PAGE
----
Traffic Police on Alert To Prevent Accidents During Pchum Ben

As families started to travel home for the Pchum Ben festival, police officials yesterday appealed for the public to drive safely in order to keep traffic accidents down.

“I hope all our passengers will focus on their safety first to welcome the Pchum Ben festival,” said Brigadier General Him Yan, director of the Interior Ministry’s public order department. Traffic police are on duty across the country to enforce traffic laws, including limits on speed, alcohol and loading, he said.

Three times as many traffic accidents normally occur during Pchum Ben festival, which sees an average of about 15 accidents a day, he said.

Heng Chantheary, Phnom Penh municipal traffic police chief, said drivers who overload taxis or trucks carrying goods will be stopped and have their vehicles confiscated until the end of the festival.

“Our goal is to reduce traffic jams at every gateway out of Phnom Penh city,” Mr Chantheary said, noting that traffic build-ups had been reduced by new bridges across the Tonle Sap.

During the 15-day festival that ends Friday, Buddhist families traditionally return home to make offerings to their ancestors at local pagodas.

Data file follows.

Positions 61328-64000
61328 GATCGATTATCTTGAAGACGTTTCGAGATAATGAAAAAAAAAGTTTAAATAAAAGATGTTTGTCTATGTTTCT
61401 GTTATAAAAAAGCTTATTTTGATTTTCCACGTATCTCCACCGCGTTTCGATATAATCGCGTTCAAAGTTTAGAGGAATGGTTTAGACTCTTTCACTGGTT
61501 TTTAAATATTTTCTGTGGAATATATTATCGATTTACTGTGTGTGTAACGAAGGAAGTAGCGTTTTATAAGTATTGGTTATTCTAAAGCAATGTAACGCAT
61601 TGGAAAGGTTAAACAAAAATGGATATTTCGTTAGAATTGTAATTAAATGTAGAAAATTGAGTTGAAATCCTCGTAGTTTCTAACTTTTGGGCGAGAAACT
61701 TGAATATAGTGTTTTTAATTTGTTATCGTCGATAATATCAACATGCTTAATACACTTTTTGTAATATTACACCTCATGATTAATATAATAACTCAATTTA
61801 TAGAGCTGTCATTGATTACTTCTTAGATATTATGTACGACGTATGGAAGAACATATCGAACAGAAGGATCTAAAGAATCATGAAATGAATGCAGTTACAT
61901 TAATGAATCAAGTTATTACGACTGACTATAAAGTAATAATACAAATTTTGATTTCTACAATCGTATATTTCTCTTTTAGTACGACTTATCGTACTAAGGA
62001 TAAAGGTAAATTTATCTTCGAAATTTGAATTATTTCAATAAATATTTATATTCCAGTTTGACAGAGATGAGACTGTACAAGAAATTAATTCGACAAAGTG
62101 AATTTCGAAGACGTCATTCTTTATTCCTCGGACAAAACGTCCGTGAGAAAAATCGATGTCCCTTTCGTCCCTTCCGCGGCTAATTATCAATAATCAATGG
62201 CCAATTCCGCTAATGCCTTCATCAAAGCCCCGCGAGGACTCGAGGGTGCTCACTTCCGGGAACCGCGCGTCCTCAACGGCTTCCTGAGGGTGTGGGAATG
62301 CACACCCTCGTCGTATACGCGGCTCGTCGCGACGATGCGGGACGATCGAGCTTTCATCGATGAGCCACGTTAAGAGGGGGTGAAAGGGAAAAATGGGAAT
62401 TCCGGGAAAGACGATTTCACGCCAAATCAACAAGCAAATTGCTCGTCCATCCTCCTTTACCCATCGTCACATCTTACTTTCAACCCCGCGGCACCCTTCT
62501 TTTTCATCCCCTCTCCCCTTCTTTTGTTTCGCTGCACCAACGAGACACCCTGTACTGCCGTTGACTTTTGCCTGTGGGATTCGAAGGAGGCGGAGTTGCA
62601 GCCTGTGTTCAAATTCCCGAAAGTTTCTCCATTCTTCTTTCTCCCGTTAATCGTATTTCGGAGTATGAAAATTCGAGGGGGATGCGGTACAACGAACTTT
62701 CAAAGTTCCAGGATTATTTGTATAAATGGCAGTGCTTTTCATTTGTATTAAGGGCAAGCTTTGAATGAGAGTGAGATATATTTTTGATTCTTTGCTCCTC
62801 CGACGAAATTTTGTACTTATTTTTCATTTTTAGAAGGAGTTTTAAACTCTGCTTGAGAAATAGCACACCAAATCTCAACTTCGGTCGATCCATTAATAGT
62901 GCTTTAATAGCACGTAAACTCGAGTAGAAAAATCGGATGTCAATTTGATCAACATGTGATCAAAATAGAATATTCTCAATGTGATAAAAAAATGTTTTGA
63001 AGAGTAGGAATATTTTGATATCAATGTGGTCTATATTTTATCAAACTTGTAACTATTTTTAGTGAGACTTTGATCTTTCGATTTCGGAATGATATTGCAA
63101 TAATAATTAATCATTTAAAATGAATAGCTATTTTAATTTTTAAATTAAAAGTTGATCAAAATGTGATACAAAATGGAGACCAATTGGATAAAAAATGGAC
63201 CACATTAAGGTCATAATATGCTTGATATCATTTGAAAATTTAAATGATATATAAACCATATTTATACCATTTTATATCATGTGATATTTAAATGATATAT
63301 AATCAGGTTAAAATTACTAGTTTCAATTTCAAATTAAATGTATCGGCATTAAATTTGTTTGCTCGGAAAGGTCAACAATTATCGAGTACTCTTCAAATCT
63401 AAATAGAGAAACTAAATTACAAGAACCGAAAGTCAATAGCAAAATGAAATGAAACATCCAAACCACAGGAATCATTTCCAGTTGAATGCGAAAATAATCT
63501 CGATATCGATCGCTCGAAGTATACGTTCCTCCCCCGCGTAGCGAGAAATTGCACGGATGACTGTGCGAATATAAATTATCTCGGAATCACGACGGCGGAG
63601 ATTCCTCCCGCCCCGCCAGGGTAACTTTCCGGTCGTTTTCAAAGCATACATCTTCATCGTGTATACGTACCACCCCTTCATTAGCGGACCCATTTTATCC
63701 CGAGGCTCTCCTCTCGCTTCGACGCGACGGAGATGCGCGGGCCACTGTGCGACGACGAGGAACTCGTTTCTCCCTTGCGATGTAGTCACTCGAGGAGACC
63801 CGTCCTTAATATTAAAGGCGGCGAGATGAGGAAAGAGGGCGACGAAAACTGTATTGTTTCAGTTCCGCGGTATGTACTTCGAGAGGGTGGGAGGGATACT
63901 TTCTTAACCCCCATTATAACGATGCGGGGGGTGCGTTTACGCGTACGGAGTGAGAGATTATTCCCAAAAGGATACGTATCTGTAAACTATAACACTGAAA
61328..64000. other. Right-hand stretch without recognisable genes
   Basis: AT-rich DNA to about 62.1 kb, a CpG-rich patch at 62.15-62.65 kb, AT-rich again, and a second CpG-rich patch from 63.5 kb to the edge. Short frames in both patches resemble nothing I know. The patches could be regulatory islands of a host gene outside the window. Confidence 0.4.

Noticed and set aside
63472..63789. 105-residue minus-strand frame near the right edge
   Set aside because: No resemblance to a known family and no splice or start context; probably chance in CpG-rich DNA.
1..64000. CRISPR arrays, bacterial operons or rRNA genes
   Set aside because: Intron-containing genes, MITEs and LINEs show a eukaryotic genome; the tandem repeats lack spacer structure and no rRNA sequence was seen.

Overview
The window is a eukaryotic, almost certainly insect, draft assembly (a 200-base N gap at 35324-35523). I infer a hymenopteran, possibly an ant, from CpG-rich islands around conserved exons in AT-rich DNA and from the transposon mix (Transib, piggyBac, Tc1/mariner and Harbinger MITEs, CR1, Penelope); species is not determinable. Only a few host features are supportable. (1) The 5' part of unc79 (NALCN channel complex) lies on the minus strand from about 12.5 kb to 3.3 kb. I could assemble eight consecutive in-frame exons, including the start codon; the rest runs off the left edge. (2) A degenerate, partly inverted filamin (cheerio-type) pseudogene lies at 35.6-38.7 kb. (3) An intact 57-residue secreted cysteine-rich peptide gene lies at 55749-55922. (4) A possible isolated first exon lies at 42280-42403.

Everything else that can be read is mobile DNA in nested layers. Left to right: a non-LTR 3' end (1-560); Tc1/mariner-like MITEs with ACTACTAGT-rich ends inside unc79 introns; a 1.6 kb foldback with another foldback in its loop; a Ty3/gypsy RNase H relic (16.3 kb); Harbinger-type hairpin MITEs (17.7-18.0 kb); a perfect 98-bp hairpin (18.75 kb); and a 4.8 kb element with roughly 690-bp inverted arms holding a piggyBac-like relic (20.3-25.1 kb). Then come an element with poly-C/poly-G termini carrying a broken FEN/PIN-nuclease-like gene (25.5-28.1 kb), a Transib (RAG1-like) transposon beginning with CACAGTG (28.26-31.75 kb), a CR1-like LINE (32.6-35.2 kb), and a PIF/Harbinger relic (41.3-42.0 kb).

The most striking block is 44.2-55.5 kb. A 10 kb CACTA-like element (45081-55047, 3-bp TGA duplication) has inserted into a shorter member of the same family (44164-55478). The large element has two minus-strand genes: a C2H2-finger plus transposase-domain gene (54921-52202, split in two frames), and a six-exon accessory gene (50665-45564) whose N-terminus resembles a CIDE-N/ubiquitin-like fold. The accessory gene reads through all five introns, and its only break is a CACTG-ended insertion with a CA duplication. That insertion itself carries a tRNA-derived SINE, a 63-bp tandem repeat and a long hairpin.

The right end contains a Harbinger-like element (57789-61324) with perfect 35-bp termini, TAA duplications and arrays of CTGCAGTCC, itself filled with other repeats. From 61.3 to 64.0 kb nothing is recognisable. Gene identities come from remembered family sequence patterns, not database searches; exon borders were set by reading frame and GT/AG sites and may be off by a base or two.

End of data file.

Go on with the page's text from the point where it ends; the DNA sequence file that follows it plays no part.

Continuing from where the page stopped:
Last year, 50 traffic fatalities were recorded during the festival, up from 41 in 2008 and 48 in 2007, according to a 2009 Cambodian Road Crash and Victim Information System annual report.

Socheata Sann, program manager at NGO Handicap International Belgium, said that many Cambodians travel to their homes in the provinces for the holiday, which caused the number of crashes to increase. “The more travel, the more risk there is,” Ms Sann said, noting that about 60 percent of accidents took place on the main national roads.

Handicap International has distributed leaflets and posters on traffic risks, focusing on drunk driving and speeding, to coincide with the festival, she said. Since 2004 there have been public awareness campaigns during holiday periods, so the priority now is making sure drivers comply with the law, she said. “What is most important is enforcement,” she added.

  (Additional reporting by Phok Dorn)


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